Variety may be the spice of life, but for dryland wheat farmers it can also be their bread … and maybe even their butter, through crop-testing programs run by Colorado State University.
“What really makes our wheat program work is we’ve got one of the best breeders in the country,” said associate Prof. Jerry Johnson about his CSU colleague Scott Haley, who runs the university’s wheat breeding program. “He has created some varieties of wheat that are absolutely perfect for our state.”
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More four decades of the CSU Crops Testing Program show that the time-honored natural breeding techniques — as opposed to genetic modification — have an important place in today’s increasingly competitive agriculture economy. While Johnson’s program tests most of the major cash crops, wheat varieties are especially financially interesting because of the crop’s economic importance and reliance on dryland farming in Colorado.
CSU has created more than 35 improved wheat varieties since 1963. Today more than 60 percent of the state’s wheat crop is planted under these varieties, which marketed under the PlainsGold brand and have returned more than $2.6 million to research coffers from the small royalty collected on the seed.
Progress on developing and testing these varieties continues, each year providing farmers with improved information regarding what variety best performs under the vulgarities of farming, including drought, insects and disease.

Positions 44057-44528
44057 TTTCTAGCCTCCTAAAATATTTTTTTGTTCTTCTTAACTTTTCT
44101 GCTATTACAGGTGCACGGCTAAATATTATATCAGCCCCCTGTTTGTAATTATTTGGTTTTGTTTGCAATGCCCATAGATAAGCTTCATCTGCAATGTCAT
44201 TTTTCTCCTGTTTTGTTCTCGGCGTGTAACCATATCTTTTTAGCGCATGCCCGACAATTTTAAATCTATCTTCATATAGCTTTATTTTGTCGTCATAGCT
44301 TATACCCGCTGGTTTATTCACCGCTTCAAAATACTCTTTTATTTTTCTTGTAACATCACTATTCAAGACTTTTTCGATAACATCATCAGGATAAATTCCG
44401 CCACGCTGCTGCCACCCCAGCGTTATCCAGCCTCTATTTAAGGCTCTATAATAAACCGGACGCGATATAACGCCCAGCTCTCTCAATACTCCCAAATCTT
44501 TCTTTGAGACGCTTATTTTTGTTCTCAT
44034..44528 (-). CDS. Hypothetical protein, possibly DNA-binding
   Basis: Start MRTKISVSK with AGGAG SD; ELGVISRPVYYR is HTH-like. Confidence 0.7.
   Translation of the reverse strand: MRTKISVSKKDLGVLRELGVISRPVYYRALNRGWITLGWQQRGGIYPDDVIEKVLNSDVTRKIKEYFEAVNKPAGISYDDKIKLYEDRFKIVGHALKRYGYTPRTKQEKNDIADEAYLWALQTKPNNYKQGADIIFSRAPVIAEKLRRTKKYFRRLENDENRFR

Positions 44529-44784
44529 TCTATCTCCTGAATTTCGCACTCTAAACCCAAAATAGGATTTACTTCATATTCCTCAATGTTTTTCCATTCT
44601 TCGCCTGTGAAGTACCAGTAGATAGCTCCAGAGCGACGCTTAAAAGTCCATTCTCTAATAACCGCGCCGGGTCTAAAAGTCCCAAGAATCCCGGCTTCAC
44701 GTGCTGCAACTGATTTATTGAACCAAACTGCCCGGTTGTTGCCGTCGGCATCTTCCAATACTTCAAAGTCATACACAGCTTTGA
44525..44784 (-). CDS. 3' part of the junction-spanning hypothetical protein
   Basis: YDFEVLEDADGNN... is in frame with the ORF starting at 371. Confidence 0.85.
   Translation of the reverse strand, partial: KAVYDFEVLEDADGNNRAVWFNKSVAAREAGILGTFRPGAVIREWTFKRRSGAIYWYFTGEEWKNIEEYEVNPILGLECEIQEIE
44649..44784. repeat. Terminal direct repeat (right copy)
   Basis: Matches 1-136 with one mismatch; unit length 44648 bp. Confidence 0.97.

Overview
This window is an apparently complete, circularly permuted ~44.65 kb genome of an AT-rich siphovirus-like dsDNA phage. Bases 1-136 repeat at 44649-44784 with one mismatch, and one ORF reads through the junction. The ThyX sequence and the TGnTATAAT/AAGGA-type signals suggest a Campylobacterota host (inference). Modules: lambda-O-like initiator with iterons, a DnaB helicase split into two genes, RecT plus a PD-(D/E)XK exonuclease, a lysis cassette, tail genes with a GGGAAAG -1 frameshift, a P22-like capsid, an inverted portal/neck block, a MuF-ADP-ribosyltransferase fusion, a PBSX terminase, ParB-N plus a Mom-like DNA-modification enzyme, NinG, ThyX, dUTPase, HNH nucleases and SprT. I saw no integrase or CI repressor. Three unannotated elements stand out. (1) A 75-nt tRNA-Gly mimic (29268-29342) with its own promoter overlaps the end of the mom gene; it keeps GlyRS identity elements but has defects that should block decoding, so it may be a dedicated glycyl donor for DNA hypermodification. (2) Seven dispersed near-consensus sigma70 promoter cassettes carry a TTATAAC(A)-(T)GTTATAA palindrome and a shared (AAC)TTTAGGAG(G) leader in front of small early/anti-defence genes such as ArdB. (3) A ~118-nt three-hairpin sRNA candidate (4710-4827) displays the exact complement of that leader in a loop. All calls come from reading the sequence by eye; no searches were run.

Johnson said that each year’s testing provide some surprising results, including the PlainsGold variety Antero, a hard white wheat variety released in 2012, that ranked first in a three-year test under highly variant environmental conditions, such as the extreme drought in southern reaches of the state. While Antero showed only medium height and maturity, it had extremely good drought stress tolerance, good test weight and very good resistance to stripe rust (a rapidly emerging wheat disease).
“It’s been tested under a (extremely differentiated) environmental conditions and it has the highest yield,” Johnson said. The second ranking variety was also a PlainsGold variety, Byrd. This hard red wheat also has excellent drought-stress tolerance and milling and baking qualities, though relatively small kernels, compared to Antero.
“Most farmers will spread their risk, but the hard red varieties are most commonly marketed here,” Johnsons said. Hard white varieties, at this time, don’t have as much shipping and storage support.
Each variety in the Crops Testing Program for wheat is planted in about 45 small randomly selected test plots across the state, but CSU also supports more real-farming testing to buttress those results under the Collaborative On-Farm Testing (COFT) program. CSU varieties are tested alongside popular seed companies varieties in this program, but in larger strips more compatible to farming techniques, usually about a quarter-mile long and 50- to 60-feet wide.
Both programs test CSU-generated varieties alongside popular varieties provided by seed companies, with two-thirds of the tested seeds coming from commercial seed companies and the remaining third coming from CSU. Still the CSU varieties appear to provide the best results, and Johnson said that there are varieties that have also been bred to deal with difficult situations, such as quickly growing grasses that can decrease wheat production in spring months.
Planting with the Snowmass or Brawl CL Plus can allow for herbicides to be applied while minimizing damage to the wheat crop, Johnson said, and farmers can also get a premium from Ardent Mills (based on protein content) by planting the Snowmass variety.
To learn more about the different varieties tested and available, please visit csucrops.com.